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The Battalion

The Student News Site of Texas A&M University - College Station

The Battalion

The Student News Site of Texas A&M University - College Station

The Battalion

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Texas A&M University System Chancellor John Sharp attends the Class of 1972 50-year reunion in Kyle Field on April 20, 2022.
A&M System’s Title IX director suspended after supporting Biden's Title IX changes
Nicholas Gutteridge, Managing Editor • May 23, 2024
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Texas A&M pitcher Evan Aschenbeck (53) throws a pitch during Texas A&M’s game against Florida at the NCAA Men’s College World Series semifinal at Charles Schwab Field in Omaha, Nebraska on Sunday, June 19, 2024. (Hannah Harrison/The Battalion)
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Texas A&M pitcher Ryan Prager (18) delivers a pitch during Texas A&M’s game against Kentucky at the NCAA Men’s College World Series at in Omaha, Nebraska on Monday, June 17, 2024. Prager went for 6.2 innings, allowing two hits and zero runs. (Chris Swann/The Battalion)
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Enjoying the Destination
Enjoying the Destination
Cara Hudson, Maroon Life Writer • June 17, 2024

For the history buffs, there’s a story to why Bryan and College Station are so closely intertwined. In 1871 when the Texas Legislature approved...

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Know the signs of sexual abuse

Photo+by+Tanner+Garza

Photo by Tanner Garza

From blue bruises around the neck to constantly avoiding friends on campus, there are a variety of warning signs survivors of sexual assault may exhibit. If you believe someone may have been sexually assaulted, here are a few signs to look out for and ways to access resources.
Physical Signs: Although easier to identify, survivors of sexual assault may try to hide unexplained bruises, scars or any other evidence on the body, specifically in the genital or anal area, which show they have been sexually abused. This can cause survivors to be cautious about what they wear and become insecure about their personal appearance.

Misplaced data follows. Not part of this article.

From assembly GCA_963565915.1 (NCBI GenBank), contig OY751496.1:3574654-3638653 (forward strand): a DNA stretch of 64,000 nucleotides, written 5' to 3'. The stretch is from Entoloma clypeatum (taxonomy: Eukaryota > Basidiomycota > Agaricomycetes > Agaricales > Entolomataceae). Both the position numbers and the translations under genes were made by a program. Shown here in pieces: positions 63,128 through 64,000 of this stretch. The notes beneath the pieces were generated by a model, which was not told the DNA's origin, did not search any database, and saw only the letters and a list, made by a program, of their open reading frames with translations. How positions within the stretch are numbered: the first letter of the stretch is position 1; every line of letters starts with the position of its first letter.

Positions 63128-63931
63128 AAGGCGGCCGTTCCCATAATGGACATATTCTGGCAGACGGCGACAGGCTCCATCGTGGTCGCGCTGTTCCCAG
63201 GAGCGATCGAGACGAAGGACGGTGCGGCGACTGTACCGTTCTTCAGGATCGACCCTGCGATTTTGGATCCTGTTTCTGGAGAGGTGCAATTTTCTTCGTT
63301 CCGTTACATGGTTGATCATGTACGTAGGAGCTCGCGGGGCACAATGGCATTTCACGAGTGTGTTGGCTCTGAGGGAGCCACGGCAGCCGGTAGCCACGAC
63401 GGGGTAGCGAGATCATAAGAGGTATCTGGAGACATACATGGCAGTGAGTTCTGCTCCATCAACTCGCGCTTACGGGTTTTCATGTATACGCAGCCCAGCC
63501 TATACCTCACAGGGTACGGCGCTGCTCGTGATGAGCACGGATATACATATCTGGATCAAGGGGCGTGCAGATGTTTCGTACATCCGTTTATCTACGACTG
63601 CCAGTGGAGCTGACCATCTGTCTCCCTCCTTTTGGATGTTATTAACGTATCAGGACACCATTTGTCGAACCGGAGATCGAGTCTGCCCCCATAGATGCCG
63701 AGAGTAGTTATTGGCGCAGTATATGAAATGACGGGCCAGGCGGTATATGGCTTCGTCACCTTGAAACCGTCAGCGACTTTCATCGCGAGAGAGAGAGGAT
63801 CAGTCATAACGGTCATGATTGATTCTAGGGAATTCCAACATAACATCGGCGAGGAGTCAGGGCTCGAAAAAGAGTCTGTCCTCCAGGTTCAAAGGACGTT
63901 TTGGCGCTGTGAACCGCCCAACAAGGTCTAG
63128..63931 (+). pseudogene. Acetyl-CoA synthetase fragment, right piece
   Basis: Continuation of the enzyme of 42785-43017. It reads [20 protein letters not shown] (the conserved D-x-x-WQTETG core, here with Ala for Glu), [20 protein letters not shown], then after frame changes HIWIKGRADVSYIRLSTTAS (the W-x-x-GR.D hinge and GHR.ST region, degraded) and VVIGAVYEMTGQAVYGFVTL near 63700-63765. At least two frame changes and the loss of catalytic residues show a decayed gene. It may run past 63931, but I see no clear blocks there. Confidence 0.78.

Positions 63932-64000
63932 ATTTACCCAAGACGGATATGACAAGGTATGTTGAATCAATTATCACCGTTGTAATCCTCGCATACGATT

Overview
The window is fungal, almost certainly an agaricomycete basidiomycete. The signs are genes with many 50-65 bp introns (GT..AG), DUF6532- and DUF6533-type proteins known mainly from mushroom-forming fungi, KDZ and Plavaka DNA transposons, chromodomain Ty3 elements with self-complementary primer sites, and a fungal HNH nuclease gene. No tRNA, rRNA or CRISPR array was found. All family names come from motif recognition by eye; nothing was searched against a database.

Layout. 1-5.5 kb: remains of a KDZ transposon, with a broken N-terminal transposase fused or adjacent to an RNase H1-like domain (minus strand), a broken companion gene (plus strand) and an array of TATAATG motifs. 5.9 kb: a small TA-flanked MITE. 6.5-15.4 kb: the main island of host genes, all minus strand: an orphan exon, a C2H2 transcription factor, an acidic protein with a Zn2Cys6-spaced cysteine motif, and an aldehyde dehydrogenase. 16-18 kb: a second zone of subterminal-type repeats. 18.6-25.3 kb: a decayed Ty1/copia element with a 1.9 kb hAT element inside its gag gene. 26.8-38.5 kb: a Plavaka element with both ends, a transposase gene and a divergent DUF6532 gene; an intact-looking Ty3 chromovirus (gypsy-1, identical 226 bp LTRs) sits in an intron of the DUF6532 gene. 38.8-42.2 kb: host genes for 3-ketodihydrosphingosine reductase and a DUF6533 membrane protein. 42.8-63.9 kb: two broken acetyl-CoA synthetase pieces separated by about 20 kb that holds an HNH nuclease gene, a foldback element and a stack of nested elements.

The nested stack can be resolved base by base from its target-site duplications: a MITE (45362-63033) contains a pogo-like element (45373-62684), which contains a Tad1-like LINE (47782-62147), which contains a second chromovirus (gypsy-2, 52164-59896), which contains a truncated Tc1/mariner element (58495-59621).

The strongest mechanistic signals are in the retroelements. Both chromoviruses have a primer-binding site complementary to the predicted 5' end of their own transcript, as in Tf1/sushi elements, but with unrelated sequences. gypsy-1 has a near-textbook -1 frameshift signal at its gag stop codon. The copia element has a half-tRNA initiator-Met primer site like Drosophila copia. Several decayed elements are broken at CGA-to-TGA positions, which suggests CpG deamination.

Isolation: Sudden withdraw from social activity with friends and family is one of the biggest signs of sexual abuse, and can eventually lead to depression and anxiety. According to the National Institutes of Health, sexual abuse can contribute to elevated rates of depression, anxiety and other disorders, especially among females. Other signs of isolation include total dependence on the perpetrator, who could also be responsible for controlling the survivor, keeping them away from family and friends. You may also notice your friend avoiding the location where the assault occurred.
Substance Abuse: Survivors of sexual assault may try to cope with their situation by abusing alcohol or other drugs to help “take the pain away” for a period of time. Substance abuse can also lead to depression and anxiety, as well as sleep disturbances or nightmares, causing the survivor to have trouble sleeping.
Suicide Attempts: In a 2017 study, the National Institutes of Health found teens who experience sexual or dating violence, especially males, are more likely to commit suicide. For some survivors, trying to cope with a traumatic experience can be too much for them. It’s important to check on your friends, ask them how they are feeling and encourage them to seek professional help about any suicidal thoughts.
What Should I Do If I Notice Some Of These Signs?
If you think your friend has been sexually assaulted, consistently check on them. You should try to have welcoming, judgement-free conversations with your friend, so they won’t feel pressured to share details about the situation until they are ready. If you witness someone being sexually abused or assaulted, call 911 immediately.
What If My Friend Doesn’t Want To File A Report?
The best thing you can do for your friend who has been sexually assaulted but doesn’t want to file a report is to assist them in seeking help. Go with your friend to a sexual assault resource center or a sexual assault victims unit at your local police station to get counseling services and learn more about the reporting process.
Resources For Sexual Assault Survivors In Bryan-College Station Include:
•Sexual Assault Resource Center 24-hour hotline: (979) 731-1000
•Twin City Missions-Phoebe’s Home: (979) 775-5355 (24-hour emergency hotline)
•Student Assistance Services: 979) 845-3113
•University Police: (979) 845-2345
•College Station Police Victims Advocacy & Assistance Program: (979) 764-5004
•National Sexual Assault Hotline: (1-800) 656-4673
•College Station Medical Center: (979) 764-5100, 1604 Rock Prairie Road, College Station, Texas
•St. Joseph’s Hospital: (979) 776-3777, 2801 Franciscan Drive, Bryan, Texas
•For more resources visit: http://studentlife.tamu.edu/sas.resourceguide

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